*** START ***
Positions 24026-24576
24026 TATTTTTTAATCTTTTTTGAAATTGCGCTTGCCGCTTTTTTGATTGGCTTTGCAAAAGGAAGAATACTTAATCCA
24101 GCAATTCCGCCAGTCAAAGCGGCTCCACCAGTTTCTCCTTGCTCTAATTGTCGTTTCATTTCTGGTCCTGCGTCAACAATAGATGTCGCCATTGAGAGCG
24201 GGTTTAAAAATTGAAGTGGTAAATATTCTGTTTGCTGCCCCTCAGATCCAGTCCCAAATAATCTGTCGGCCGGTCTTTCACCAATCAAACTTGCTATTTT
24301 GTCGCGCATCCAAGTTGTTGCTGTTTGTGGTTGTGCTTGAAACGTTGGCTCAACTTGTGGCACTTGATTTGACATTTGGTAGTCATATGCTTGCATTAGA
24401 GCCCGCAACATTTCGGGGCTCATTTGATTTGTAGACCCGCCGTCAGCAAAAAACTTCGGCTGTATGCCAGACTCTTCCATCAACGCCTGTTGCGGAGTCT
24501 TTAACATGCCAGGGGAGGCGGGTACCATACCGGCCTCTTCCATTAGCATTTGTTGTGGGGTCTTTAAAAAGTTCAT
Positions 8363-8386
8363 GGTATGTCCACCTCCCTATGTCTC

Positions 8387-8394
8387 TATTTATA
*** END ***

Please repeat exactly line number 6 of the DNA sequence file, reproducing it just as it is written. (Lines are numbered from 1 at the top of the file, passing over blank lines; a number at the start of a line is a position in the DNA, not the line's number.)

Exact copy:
24401 GCCCGCAACATTTCGGGGCTCATTTGATTTGTAGACCCGCCGTCAGCAAAAAACTTCGGCTGTATGCCAGACTCTTCCATCAACGCCTGTTGCGGAGTCT